• Hello Trish, Lovely terminology “creative painting journey”. I wish you joyous challenges along the way and thank you very much for your comment. Julie

  26. HOW DO I MIX GREEN TO GET DIFFERENT COLORS OF GREEN. HOW DO I MIX RED TO GET DIFFERENT TYPES OF COLORS? PLEASE I NEED THE ANSWERS LIKE THIS [YELLOW + BLUE= GREEN] CONTACT ME THROUGH MY EMAIL. { fredrickifeanyi@gmail.com}

    • Hello Fredrick, I suggest to start by looking at the category marked “Colour Mixing & Paints in General” on http://www.artintegrity.wordpress.com which should cover answers to your questions. You have to buy the primary colours (red, yellow & blue) as they cannot be mixed, then all other colours are created from them (+ black & white). The basic greens created by mixing yellow & blue can be made into olive greens by adding small amounts of red or orange to the mix. Enjoy.

  27. Thank you so much Julie :-)). I’m a mom who has 2 month baby. While I am feeding her I read your website. You inspired me and teached me essential tips. You are awesome :-)))))))),

    • Hi Maryanne,
      I am so glad my website is helping you. When my children were small is the time I began to really get into art so I understand where you are at. The playpen became my ‘studio’ actually!! It looked pretty funny if someone came to the door and Mum is in the playpen while the children play outside of it. Good luck with your art & please feel free to send any images to me. I would love to know how you are going. Julie

  28. awesome tutor!

  29. I’m really grateful for the info you’ve provided! I have a much better understanding on colour mixing now. Thank you :)

    • Very glad to be of help!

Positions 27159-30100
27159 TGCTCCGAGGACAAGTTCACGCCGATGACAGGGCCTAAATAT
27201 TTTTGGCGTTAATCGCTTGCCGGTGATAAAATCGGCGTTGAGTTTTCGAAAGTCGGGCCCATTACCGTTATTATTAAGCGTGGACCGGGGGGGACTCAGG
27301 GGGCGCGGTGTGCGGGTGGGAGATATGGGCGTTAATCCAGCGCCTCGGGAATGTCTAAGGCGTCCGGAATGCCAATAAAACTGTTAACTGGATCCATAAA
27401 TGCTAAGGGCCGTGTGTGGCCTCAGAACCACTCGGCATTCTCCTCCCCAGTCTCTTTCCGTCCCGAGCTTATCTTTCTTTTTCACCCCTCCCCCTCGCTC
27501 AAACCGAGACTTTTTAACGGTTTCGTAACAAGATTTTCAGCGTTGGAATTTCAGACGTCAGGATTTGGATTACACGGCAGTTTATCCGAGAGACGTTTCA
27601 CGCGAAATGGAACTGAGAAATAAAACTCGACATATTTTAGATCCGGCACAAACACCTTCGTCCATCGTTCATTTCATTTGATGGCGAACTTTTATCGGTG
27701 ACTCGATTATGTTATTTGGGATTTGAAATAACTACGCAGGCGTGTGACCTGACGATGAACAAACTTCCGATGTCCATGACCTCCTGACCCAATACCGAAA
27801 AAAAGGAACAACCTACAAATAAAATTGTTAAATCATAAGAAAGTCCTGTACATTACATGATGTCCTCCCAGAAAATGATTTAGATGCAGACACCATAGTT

30. I am 92 young, and have started painting useing Mont Marte from Flash Harry shops. I find your articles very useful, and find from a distance my efforts are sort of. My difficulties are in painting over water colours, by water colours to right an error, especially in trees.. Thank you Julie. Joe.

    • Hello Joe – Congratulations on your new art career! Glad to be of help. Enjoy!

  31. Hi Julie, I’m Marietjie from South Africa. I also just stumble upon your website. FANTASTIC. I went for professional classes (still feel like a beginner) and also struggle with mixing and understanding color. In class we didn’t give chances to make any notes. Every time it is a case of mix a little of this and a little of that. I stopped going because its very expansive and at home I cannot seamed to help myself at home. I’ve marked at the top page to following to get emails but I don’t get the confirmation email.(marietjie.bekker@gmail.com) I also struggle to keep my interest to do some good painting. We lost our only child (son, 24) 2 years and 4 months ago in a tragic car accident. I struggle to get out of bed daily and since Monday decided to try and force myself to get up early and try and paint. But once I started to struggle with the mixing and color choice I just leave and return back to bed. I will deff will ask for more help in the future. Thanx VERY MUCH for now for every I could learn at your site. Love Marietjie